Bag tampering and theft at airports 'a big problem', admits FlySafair
Bag tampering and the theft of valuable items from travellers at airports is a big problem that needs urgent intervention, FlySafair said on Thursday.
"It's a huge problem. We as airlines feel that we are terribly under siege," Kirby Gordon, the airline's head of sales and distribution, told TimesLIVE.
This comes after a recent tweet by anti-crime activist Yusuf Abramjee, who called on airlines to urgently intervene against bag tampering and theft at airports.
Several travellers backed Abramjee's call and immediately shared their own unpleasant experiences of bag tampering and theft. Some shared pictures showing how their bags had been cut open so that items could be stolen.
"Cape Town to Athens via Emirates, same problem! Two bags cut open and golfers stolen!" one person commented.
"Our bags are being tampered with each day," commented a second traveller. "Nobody wants to take responsibility, including the council themselves. Maybe CCTV is needed on luggage cabins, as well as the ending point of our bags. They start unzipping on those unsupervised carriers. No proper searches are conducted."
Gordon said due to the influx of people flying over the festive seasons, there had been a surge in incidents reported. "At this time of year, we as an airline are moving between 300,000 and 350,000 people," he said. "That then quickly comes up to about 100 people who are reporting theft or tampering."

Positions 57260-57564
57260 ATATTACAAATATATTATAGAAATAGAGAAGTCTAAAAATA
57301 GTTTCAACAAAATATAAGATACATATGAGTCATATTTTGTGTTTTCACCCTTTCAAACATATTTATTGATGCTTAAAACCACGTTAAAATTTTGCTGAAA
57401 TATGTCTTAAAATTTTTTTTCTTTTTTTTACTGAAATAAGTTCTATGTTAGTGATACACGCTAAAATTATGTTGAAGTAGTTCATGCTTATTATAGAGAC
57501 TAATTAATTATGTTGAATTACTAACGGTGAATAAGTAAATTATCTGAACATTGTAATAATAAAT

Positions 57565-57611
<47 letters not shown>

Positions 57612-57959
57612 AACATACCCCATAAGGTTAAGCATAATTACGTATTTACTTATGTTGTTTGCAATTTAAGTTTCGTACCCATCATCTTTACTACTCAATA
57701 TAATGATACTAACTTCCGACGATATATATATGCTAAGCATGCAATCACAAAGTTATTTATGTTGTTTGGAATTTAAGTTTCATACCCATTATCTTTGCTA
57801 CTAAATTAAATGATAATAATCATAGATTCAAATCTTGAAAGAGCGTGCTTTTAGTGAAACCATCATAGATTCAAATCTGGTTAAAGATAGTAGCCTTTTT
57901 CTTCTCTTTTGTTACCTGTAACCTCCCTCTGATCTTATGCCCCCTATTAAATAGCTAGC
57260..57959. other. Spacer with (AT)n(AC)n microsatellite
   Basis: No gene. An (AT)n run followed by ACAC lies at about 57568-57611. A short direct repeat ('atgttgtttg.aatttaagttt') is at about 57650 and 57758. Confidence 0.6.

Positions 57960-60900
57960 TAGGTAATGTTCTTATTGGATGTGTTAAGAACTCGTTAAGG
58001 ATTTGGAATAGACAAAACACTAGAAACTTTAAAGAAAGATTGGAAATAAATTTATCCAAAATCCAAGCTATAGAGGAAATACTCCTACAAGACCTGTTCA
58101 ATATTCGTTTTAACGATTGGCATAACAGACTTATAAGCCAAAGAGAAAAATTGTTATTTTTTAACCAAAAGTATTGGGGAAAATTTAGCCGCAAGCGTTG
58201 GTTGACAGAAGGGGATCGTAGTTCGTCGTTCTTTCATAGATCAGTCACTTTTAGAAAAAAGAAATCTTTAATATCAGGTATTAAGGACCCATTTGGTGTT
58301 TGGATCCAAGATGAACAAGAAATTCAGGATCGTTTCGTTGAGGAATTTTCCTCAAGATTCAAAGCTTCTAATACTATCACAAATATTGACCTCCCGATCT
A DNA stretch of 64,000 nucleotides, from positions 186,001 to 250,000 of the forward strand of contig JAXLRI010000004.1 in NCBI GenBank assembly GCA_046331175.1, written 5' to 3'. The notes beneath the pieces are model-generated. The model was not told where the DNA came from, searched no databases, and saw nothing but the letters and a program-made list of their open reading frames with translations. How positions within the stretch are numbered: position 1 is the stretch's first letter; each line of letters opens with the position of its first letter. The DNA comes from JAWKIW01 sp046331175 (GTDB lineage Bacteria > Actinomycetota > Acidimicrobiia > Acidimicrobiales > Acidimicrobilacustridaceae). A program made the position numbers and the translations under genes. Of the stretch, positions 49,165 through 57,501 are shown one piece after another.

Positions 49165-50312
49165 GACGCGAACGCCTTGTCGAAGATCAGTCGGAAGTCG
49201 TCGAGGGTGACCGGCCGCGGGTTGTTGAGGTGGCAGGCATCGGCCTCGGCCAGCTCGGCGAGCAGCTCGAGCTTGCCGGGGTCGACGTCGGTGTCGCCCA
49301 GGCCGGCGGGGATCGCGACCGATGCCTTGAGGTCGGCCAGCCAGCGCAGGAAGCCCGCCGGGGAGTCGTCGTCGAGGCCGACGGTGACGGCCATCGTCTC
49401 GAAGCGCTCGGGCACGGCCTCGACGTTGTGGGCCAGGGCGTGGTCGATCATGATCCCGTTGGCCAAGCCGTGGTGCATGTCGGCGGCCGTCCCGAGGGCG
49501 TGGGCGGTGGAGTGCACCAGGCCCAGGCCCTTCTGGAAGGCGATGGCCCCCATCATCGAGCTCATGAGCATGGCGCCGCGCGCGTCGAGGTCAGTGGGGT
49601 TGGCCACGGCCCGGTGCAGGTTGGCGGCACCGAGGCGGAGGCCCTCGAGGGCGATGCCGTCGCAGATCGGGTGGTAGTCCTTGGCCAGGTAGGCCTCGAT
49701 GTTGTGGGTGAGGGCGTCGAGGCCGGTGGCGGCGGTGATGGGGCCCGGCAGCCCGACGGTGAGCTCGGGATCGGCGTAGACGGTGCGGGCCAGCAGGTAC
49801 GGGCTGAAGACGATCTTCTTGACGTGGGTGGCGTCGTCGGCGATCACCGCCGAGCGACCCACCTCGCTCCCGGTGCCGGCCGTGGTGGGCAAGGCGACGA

Gordon advised victims to immediately open a criminal case. He said the airline would obtain a list from the traveller to assess what was stolen. He said assessments were done to ensure that travellers got the best possible compensation.
"It is very difficult because there is often no clear indication of what is taken and at times we get a lot of fraudulent claims," he said.
Gordon explained that baggage went through several points of contact while being handled at airports. From being received upon arrival, to going through several checks and security processes, and then to being loaded on to the aircraft.
"The problem in this process is that no one party has full control over the baggage as it progresses through the entire system," said Gordon.
"We would love to say we take full responsibility for the safety of all goods that are transported as checked baggage through our system, but in order for us to say that, we would need full control over the entire process. Otherwise we have no way to manage that risk ourselves."
He added that FlySafair was willing to put R100,000 on the table for "any party that can come forward and curb this".
"It is a big problem and we can't face it alone," he said.
The Airports Company South Africa (Acsa) had not commented by the time of publication.